I enjoyed reading To Kill a Mockingbird, so I decided to read Go Set a Watchman. However, I didn’t care for the book.
It felt like the book was leading up to some climatic event, but it never happened. The characters interaction seemed bland and lacking in someway.
I found Go Set a Watchman to be a bit of a disappointment.
Lewis Carroll is best know for Alice in Wonderland. However, he wrote other books and poetry. My favorite poem by Lewis Carroll is “How Doth.”
- How doth the little crocodile
- Improve his shining tail
- And pour the waters of the Nile
- On every golden scale!
- How cheerfully he seems to grin
- How neatly spreads his claws
- And welcomes little fishes in
- With gently smiling jaws!
What is it about books? All my life, I have felt drawn to them. When I walk into a library or a bookstore, I stare with wide eyed amazement. It makes my soul happy to see all those books.
I enjoy reading fiction. There are so many stories waiting to be read. Books are full of adventure, mystery, joy, and even sadness. The characters become my friends. It’s as if they are sitting right in front of me and telling me their stories.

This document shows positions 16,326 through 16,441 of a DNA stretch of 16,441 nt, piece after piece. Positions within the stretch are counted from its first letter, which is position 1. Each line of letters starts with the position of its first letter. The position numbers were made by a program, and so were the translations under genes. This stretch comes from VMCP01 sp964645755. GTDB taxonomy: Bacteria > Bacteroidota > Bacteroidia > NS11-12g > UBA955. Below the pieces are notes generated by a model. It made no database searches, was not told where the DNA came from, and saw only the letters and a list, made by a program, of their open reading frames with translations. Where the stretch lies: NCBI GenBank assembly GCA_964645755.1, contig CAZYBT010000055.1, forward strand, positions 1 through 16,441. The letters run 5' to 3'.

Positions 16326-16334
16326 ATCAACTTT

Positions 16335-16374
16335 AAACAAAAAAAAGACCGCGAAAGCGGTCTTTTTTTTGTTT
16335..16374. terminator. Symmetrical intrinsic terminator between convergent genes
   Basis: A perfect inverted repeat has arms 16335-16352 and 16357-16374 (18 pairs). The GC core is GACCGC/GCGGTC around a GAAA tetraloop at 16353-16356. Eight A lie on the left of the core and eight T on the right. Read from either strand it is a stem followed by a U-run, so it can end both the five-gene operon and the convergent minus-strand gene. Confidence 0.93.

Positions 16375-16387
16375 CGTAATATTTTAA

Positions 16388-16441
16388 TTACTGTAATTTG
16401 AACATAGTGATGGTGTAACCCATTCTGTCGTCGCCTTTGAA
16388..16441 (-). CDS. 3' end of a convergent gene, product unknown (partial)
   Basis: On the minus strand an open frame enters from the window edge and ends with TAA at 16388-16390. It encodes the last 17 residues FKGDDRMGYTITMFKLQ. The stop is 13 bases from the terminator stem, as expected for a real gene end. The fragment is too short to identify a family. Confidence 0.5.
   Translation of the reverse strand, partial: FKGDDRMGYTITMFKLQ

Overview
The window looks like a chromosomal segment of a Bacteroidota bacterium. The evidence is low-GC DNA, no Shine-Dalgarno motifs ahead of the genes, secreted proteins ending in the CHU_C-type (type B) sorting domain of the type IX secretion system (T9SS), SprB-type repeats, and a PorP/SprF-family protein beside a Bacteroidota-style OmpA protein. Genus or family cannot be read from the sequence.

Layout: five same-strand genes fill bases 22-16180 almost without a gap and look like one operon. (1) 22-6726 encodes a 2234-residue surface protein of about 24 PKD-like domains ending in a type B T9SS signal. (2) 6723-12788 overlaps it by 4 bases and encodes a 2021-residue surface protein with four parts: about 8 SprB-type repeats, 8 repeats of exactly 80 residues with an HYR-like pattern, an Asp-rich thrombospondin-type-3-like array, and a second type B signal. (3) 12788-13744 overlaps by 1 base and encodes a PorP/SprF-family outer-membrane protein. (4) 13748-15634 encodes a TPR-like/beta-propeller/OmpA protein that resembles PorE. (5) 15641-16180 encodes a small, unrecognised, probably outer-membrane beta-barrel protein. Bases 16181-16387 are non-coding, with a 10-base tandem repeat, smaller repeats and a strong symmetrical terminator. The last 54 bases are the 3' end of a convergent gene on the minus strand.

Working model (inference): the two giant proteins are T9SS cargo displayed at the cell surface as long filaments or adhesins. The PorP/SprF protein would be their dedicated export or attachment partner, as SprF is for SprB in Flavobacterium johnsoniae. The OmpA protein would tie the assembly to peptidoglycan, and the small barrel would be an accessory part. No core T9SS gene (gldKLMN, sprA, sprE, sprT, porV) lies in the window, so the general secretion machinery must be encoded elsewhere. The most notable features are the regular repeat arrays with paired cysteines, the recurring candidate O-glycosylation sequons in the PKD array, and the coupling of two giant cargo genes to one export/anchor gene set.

I also enjoy reading non-fiction. Books are full of wisdom and knowledge. They are waiting to impart that wisdom and knowledge to me.
There are so many wonderful books. I want to read them all. What’s a bibliophile to do?
I write, because I feel compelled to write. My mind overflows with thoughts and ideas that are begging to be put onto paper.
Even though I love writing, it can be difficult. The words don’t always flow out of me. At times, I look inside myself and find an empty abyss. It’s frustrating, but I cannot quit.
Writing is a part of me. It’s what I do. It’s who I am.
My name is Dr. Haley Armstrong and I have an extra-terrestrial friend.
It all started in 2147, while I was working at the Mars Research Laboratory (Site A). The lab was old and rarely used, so I was alone that day. A massive storm was raging on the planet, so all I could see was clouds of red dust swirling around the facility. That’s why I never noticed the small spacecraft approaching the launch bay.
The first time I actually got a glimpse of Triad was on the security camera. I am not ashamed to say, I almost fainted. Triad walked down the corridor and bypassed the security code on each door, as if it was child’s play. He was tall and slender. His skin had a distinctive greenish tint, but the funniest thing about him was his attire. He was dressed like a 20th century hippy.
Triad reached the door outside my room and looked into the camera. He asked if he could come inside the room to talk to me. It’s not like he needed my permission. There was nothing I could do to stop him.